How do you get the weight off a fat dog? Simple: stop feeding it so much.
Portion control IS weight control.
Step one to getting a fat dog down to the right weight is to cut out ALL canned dog food, all treats, and all table scraps. When you cook or eat your own meals, the dog should always be put outside, in a crate, or in another room on the other side of the house. Do not confuse your meal time with your dog's meal time.
Feed your dog a decent dry bagged kibble like Purina or Pedigree (brands hardly matter, no matter what anyone says), and measure it out carefully. Do not heap up when you measure, and do not give treats of any kind. Have some discipline for God's sake!
My recommendation is to feed your dog two small meals twice a day with a small leather chew in the morning to help clean the teeth and give the dog's stomach something to work on during the day.
How much food should you feed? Simple: Feed your dog LESS than the amount the dog food manufacturer recommends on the label.
Remember that the dog food company wants to sell you more food, therefore the label is basically setting out a maximum food intake, not necessarily the correct one. If you live on a farm and the dog is running around a lot as it follows you from field to field on a tractor, that dog food label might be perfect. But if your dog spends almost its entire life sleeping in a sunny spot at the end of the driveway or curled up on the sofa, as most American dogs do, the "recommended" food amount on the label is going to lead to an overweight dog. If your dog is fat it is being over-served. Feed it less; it cannot get simpler than that.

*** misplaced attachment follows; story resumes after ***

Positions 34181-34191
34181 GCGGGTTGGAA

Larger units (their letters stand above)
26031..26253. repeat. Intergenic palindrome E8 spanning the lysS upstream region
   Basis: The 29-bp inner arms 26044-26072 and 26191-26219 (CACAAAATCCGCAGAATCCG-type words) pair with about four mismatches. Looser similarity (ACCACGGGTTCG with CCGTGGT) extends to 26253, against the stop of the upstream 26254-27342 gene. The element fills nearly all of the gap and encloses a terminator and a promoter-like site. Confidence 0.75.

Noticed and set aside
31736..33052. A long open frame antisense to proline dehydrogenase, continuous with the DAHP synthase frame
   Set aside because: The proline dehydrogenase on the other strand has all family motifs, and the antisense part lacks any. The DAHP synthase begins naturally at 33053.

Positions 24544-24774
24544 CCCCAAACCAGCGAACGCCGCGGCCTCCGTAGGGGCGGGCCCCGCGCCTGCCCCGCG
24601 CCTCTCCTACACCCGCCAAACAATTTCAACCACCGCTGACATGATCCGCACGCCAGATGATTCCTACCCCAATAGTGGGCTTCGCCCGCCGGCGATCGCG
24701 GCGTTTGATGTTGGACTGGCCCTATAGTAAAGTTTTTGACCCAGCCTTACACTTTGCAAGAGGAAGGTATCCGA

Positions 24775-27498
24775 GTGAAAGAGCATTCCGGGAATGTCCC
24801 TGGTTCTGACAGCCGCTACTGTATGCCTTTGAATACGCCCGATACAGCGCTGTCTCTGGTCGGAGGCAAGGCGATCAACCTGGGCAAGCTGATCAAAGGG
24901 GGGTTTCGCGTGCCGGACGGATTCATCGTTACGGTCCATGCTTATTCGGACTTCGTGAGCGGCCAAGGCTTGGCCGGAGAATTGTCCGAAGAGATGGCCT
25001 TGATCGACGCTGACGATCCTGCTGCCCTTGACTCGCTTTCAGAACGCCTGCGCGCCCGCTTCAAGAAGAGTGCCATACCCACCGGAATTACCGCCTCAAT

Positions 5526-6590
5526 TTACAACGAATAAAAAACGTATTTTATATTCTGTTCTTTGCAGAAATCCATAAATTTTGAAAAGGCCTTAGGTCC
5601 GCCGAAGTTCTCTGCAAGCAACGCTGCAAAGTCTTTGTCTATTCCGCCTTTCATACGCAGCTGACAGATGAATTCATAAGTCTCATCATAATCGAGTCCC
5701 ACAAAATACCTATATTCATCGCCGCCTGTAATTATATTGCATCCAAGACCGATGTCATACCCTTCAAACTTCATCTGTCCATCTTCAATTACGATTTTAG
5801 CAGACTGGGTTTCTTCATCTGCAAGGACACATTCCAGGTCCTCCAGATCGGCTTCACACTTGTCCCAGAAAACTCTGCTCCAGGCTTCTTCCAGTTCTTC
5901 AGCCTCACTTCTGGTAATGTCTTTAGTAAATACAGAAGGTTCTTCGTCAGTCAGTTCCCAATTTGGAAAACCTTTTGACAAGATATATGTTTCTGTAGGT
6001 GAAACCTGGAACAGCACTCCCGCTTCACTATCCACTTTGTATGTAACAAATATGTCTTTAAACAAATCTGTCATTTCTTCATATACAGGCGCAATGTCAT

Another tip is to feed your dog according to the weight your dog should be, not to the weight it is now. You would think this is obvious, but it's not to all people. If you feed your overweight 20-pound dog the amount of food the label says a 20-pound dog needs, you will never get a healthy 12-pound dog out of the equation.
Along with portion control, try to increase the amount of exercise your dog gets by walking it, roller blading with it, bicycling with it, or teaching it to retrieve a ball, Frisbee or stick.
Instead of buying love from your dog with food, take time to brush your dog's coat, to brush the dog's teeth, to walk it around the block, or to toss it a ball. Most dog's want attention every bit as much (or more) than they want food.
If you are teaching your adult dog obedience or a few simple tricks, feed the dog only when it is being worked. If you do this, you will find, rather quickly, that a hungry dog is a smart dog. If you want to boost any dog's intelligence quotient by 50 points, simple don't feed it for a day and see how well it performs the next. Stupid dogs can be made geniuses overnight by simply skipping meals for 24-hours. Amazing, but true.
No dog will ever suffer from missing an occasional day's worth of feeding. In fact, with small dogs, it is so hard to keep them at a proper weight that skipping a meal once in a while is almost required to maintain them in shape.
Finally, remember that ALL fat dogs are ugly, but that almost all dogs at the correct weight (or a bit under) look better and live longer.
Your dog is not responsible for its own weight -- you are. A certain amount of responsibility comes with an opposable thumb. Live up to it by running your dog on the light side.